Decided: May 21, 1951.
SYDNEY G. STEIKER, ET AL., PLAINTIFFS-RESPONDENTS,
PHILADELPHIA NATIONAL INSURANCE CO., DEFENDANT-APPELLANT
On appeal from the Law Division of the Superior Court.
For affirmance -- Chief Justice Vanderbilt, and Justices Case, Heher, Oliphant, Burling and Ackerson. For reversal -- None. The opinion of the court was delivered by Vanderbilt, C.J.
[7 NJ Page 161]
This is an appeal from a judgment of the Law Division of the Superior Court in favor of the plaintiffs in the amount of $27,937.50. The defendant's appeal to the Appellate Division of the Superior Court has been certified on our own motion.
This action was brought by the plaintiffs, who are automobile and truck dealers in Paterson, to recover damages sustained as the result of a fire loss under two policies of insurance issued by the defendant. Shortly before the policies here involved were issued, the plaintiffs communicated with an agent of the defendant, who made an inspection of the plaintiffs' various places of business and observed the nature of their operations and all of the activities carried on by the plaintiffs in each of their several locations, all of which were located in Paterson with the exception of one in Totowa. After the survey by the defendant's agent was completed, the policies here involved were issued to the plaintiffs, who were described therein as a "new car dealer." These policies were automobile physical damage policies to which were affixed automobile dealer's open policy endorsements. Printed in the policies was the following definition:
[7 NJ Page 162]
"Except where specifically stated to the contrary, the word 'automobile' wherever used in this policy shall mean the motor vehicle, trailer or semi-trailer described in this policy. The word 'automobile' shall also include its equipment and other equipment permanently attached thereto. The word 'trailer' shall include semi-trailer."
In the endorsements it was provided that the policies would not cover
"Automobiles while in any building or premises occupied by the insured as a factory or assembly plant, but this shall not be construed to mean salesrooms, service stations or garages."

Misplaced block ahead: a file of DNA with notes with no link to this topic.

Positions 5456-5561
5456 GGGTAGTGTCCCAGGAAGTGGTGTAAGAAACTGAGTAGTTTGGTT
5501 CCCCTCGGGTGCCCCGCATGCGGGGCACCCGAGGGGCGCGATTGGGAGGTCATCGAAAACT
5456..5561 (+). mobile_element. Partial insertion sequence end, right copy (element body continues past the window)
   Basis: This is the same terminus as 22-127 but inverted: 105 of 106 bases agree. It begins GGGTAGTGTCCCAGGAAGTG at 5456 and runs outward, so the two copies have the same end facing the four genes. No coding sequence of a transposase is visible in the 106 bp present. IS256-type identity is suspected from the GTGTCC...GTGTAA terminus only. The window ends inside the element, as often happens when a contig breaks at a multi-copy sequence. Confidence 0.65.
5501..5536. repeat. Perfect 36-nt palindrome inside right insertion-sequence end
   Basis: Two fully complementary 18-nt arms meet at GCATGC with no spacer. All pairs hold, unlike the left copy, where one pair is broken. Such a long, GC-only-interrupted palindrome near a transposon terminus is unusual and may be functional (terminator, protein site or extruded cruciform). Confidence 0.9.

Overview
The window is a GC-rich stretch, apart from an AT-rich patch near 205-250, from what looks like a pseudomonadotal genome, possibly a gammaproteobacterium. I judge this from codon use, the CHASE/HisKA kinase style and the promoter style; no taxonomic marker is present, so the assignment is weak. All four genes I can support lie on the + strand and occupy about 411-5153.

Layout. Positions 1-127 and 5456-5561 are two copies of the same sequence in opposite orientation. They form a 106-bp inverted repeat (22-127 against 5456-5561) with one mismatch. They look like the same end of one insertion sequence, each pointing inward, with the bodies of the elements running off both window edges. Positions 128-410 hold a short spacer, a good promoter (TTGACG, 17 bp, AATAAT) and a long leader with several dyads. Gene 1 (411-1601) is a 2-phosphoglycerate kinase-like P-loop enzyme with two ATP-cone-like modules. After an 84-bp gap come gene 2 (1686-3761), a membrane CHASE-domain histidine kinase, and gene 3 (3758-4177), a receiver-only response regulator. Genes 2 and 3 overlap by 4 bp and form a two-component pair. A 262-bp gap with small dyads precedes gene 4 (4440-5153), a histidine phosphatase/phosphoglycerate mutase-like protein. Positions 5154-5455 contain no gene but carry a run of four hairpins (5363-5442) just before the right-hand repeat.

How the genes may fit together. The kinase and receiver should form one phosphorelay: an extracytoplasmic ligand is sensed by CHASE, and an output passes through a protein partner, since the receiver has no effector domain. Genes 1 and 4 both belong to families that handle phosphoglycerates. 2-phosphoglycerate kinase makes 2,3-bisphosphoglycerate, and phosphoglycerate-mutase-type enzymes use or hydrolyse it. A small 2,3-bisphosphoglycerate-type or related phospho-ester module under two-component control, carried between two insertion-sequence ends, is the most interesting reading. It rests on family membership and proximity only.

Schedules annexed to the endorsements set forth the limit of liability for each of the plaintiffs' various locations, the total liability for the premises here involved, 75 River Street in Paterson, being $25,000.
A few weeks after the policies in question were issued, a fire occurred at the 75 River Street location and considerable property owned by the plaintiffs was destroyed or damaged. This property consisted of motorcycle tops and curtains, motorcycle panel bodies, prefabricated wooden and metal bodies for trucks and trailers, attachments for trailers, and two trucks. The defendant refused to pay for the loss, which it is conceded came to more than $25,000, contending that it was not covered by the policies because the property involved was in an assembly plant and therefore within the exclusionary clause of the policies above quoted, and because the items damaged, not being automobiles, were not covered by the policies. The plaintiffs then commenced this action to recover on the policies. The parties waived a jury and submitted the case to the court on the stipulation that various depositions taken in the case together with answers given by the plaintiffs to interrogatories propounded by the defendant be considered as evidence. It was further agreed that after the court had made its findings of fact based on this evidence it would determine as a matter of law two questions: (1) Was 75 River Street operated by the plaintiffs as an assembly plant? (2) Do the items for which the plaintiffs make claim come within the term "automobile" as that term is defined in the policies,
[7 NJ Page 163]
when not physically attached to a chassis at the time of the fire?
The evidence admitted by stipulation showed that the plaintiffs' business, although carried on at several locations, was closely integrated. Because of limitations of space component parts of various vehicles were stored at various locations so as to best fit in with the plaintiffs' method of operation, which was to purchase truck chassis, bodies and other essential parts adapted to and necessary for the use of the trucks, either from the same manufacturer or from different manufacturers. In each case immediately upon the purchase of the body or other part for a particular truck or other vehicle the item was identified by a tag or label bearing the serial number of the truck chassis for which it was intended. Records were maintained at all times showing the appropriation of the various items to the particular truck chassis, trailer or motorcycle with which they were associated and to which they would eventually be physically attached. These items were kept in storage at several of the plaintiffs' places of business, including 75 River Street. Sales were made in terms of complete trucks, trailers or motorcycles. At the time of the sale of a particular truck, for example, the truck chassis would be delivered from one of the several open lots where they were stored to 75 River Street. There the various items bearing the same serial number would be mounted on the truck chassis so as to form a completed unit, which would then be delivered to the purchaser.
The premises at 75 River Street consisted of two floors. The main floor was used for mounting truck bodies, the second floor front for storage and the display of truck equipment and the second floor rear for wood-working machinery for use in fitting truck bodies. The plaintiffs employed about eight men at this location whose job it was to mount the prefabricated wooden or metal bodies which were stored there on their respective truck chassis. In connection with this work of attaching the body of a truck to the chassis the employees of the plaintiffs used such tools as electric drills, hand saws, joiners
[7 NJ Page 164]